“Leave me behind, then!” the mage said, defiant. He clutched his pillow to his chest, and kept his eyes tightly closed. “It’s cold out there.”

“Well, you don’t have to whine about it.”

“I am not whining,” he insisted. “But I don’t see why you insist on always bringing me to these places!”

He felt the camp mattress sink in beside him, and Ryn’s weight as he leaned across him, his breath as he nuzzled his cheek. “Because I would be lost without you, Dorian.”

“Pest,” he sniffed, even as he reveled in the attention. “Begone.”

“Are you certain?”

“I’m going to sleep,” he said, again, and thought about trying to persuade the Inquisitor to stay, but then Ryn was rising, and Dorian found himself drifting off. They’d been on the road for ages, and he was exhausted. And it was cold. He felt smug in his decision.

When Dorian woke, the shadows were stretching long across the ground, and the camp was in chaos. Hair disheveled, Dorian stood outside the tent shivering, yawning and scratching his head as he contemplated the quickest route to the latrines and the possibility the mess tent had anything worth eating.

And then the chaos parted, and he saw the cart upon which the Inquisitor lay prone, the bed of hay stained dark crimson.

Suddenly, he no longer felt the cold.

anonymous asked:

pavellan, 15

15. a gentle “I love you” whispered after a soft kiss, followed immediately by a stronger kiss

The visitors from Tevinter came to meet the Inquisitor, and it was as awful as Dorian had feared.

They swept in upon Skyhold like crows, all sharp and sleek, ready to get a measure of this new power that had risen up across Thedas. They were haughty, superior; they found the idea of a Dalish Inquisitor laughable. They brought slaves.

“We will get through this,” Josephine announced, “Without causing an international incident.”

Dorian wasn’t so sure.

He did what he could to mitigate the damage – to show his countrymen the best of the Inquisition, to hide from the Inquisition the worst of his countrymen. He gave strict instructions that at no time was the Inquisitor to be left alone with them.

By the third day of their visit, he was exhausted.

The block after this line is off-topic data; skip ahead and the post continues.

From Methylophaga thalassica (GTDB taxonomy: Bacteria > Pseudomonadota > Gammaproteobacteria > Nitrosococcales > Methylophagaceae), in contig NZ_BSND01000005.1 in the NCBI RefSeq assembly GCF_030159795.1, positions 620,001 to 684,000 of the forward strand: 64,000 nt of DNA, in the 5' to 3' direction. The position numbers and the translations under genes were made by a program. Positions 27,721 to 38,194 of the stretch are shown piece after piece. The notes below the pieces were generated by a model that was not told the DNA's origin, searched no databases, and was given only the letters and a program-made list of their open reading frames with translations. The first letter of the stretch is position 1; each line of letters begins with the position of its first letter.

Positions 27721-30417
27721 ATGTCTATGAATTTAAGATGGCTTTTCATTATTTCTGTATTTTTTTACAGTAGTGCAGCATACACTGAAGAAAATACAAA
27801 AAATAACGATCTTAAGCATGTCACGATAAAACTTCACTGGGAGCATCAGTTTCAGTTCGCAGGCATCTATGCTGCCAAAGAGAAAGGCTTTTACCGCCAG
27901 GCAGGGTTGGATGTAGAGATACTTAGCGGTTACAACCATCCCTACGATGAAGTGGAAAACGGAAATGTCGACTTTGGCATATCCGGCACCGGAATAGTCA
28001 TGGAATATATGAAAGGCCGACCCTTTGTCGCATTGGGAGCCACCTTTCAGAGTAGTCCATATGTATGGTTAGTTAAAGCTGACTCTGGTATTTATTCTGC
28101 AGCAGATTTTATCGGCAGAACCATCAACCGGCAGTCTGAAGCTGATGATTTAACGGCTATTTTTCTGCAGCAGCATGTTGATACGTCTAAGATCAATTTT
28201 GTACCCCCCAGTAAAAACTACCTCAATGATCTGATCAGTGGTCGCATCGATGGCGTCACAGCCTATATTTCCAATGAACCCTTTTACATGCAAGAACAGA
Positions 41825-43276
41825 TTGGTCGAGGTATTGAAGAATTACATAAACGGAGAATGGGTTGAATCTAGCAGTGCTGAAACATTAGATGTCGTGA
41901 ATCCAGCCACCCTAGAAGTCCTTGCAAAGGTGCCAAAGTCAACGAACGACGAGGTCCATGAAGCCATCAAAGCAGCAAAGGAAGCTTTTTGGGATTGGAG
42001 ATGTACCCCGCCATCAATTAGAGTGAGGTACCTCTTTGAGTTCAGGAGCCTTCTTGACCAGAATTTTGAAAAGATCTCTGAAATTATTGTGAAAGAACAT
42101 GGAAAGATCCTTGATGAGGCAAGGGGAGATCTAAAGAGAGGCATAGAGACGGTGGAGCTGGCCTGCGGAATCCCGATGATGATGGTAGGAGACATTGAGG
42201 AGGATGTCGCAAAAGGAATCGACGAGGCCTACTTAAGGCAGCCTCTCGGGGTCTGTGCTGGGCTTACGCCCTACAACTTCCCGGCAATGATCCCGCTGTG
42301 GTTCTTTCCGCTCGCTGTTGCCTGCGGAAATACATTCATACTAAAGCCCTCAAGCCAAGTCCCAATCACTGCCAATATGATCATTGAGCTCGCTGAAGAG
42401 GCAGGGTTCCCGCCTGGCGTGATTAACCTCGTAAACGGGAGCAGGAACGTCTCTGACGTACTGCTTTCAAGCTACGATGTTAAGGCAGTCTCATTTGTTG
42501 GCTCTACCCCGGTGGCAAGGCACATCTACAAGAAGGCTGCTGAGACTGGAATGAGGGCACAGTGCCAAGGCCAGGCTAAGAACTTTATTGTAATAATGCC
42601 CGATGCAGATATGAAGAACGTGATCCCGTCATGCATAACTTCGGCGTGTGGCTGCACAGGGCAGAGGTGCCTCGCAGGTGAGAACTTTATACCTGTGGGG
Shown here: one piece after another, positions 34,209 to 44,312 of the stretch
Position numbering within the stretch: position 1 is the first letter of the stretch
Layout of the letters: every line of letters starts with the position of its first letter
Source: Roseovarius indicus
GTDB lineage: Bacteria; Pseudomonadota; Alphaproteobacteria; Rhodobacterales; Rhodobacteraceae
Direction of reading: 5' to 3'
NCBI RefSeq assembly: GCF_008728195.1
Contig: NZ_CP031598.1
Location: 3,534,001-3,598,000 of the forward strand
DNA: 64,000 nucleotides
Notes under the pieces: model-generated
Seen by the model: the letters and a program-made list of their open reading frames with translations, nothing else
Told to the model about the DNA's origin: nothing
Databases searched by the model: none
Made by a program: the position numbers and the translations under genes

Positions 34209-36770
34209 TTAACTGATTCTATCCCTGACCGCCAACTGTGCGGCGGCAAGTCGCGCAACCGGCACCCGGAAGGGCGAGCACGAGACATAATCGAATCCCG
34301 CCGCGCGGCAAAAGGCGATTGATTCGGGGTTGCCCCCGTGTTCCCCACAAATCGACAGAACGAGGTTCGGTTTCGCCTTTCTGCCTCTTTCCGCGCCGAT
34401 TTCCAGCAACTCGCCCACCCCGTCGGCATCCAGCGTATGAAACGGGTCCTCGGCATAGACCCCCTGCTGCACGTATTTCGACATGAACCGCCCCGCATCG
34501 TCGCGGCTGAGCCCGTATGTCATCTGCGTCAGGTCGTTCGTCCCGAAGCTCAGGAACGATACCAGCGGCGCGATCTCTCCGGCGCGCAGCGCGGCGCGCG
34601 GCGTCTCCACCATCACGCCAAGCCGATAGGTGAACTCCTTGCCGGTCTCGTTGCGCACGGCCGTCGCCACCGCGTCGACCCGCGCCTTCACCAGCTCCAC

“I know what you’re doing,” Ryn told him, and Dorian, newly collapsed into a chair by the fire in the Inquisitor’s quarters sat up too quickly and plastered a smile on his face to readily. Ryn’s hands on his shoulders turned him back ‘round, pulled him back to rest against the seat, massaging, firm. The elf bent his head over him to kiss his hair.

“I haven’t the slightest idea what you are implying,” Dorian told him, “But I am highly insulted that you feel the need to imply it.”

“You’re cute when you get protective.”

Dorian sniffed in disdain. He crossed his arms. Ryn massaged his shoulders with a little more pressure.

“What is it you expect to happen, with them?” Ryn asked. “I can handle a few petty insults, Dorian. I’m Dalish.”

“You know, I think the discussion of politics in the bedroom is an egregious crime.”

“Do you think they’ll make me think less of you?”

Dorian set his jaw and he didn’t answer. Under Ryn’s attentions, he felt even tenser – his shoulders locking up, his hands like claws when they came to rest again against the armrests. His mind, as it had been all week, ran over every terrible outcome this visit could prompt.

Ryn slid his hands from his shoulders and came around the chair to face Dorian.

He wouldn’t have looked like much of an Inquisitor to Dorian’s countrymen – this small, humble elf in his rough hunting leathers. His pretty face and the shock of his stunning eyes would have made him look more suitable to the task of adorning the end of some nobleman’s leash than running the upstart Inquisition. They wouldn’t see his intelligence, his capability, his determination. They wouldn’t be able to imagine the sleepless nights, the bow-roughened hands, the careful study. They were incapable of seeing just what Ryn was.

“If you think any louder, you’re going to give us both a headache,” Ryn told him, and he slipped, with bold confident ease, into Dorian’s lap.

Amatus,” Dorian began, firmly, but it was as far as he got, for Ryn was there, leaning into him, with his smell of wood and wild and his warm little body. His lips were soft against Dorian’s, heartbreakingly soft.

Ryn said, “You do know I love you, don’t you?” and everything in Dorian grew silent.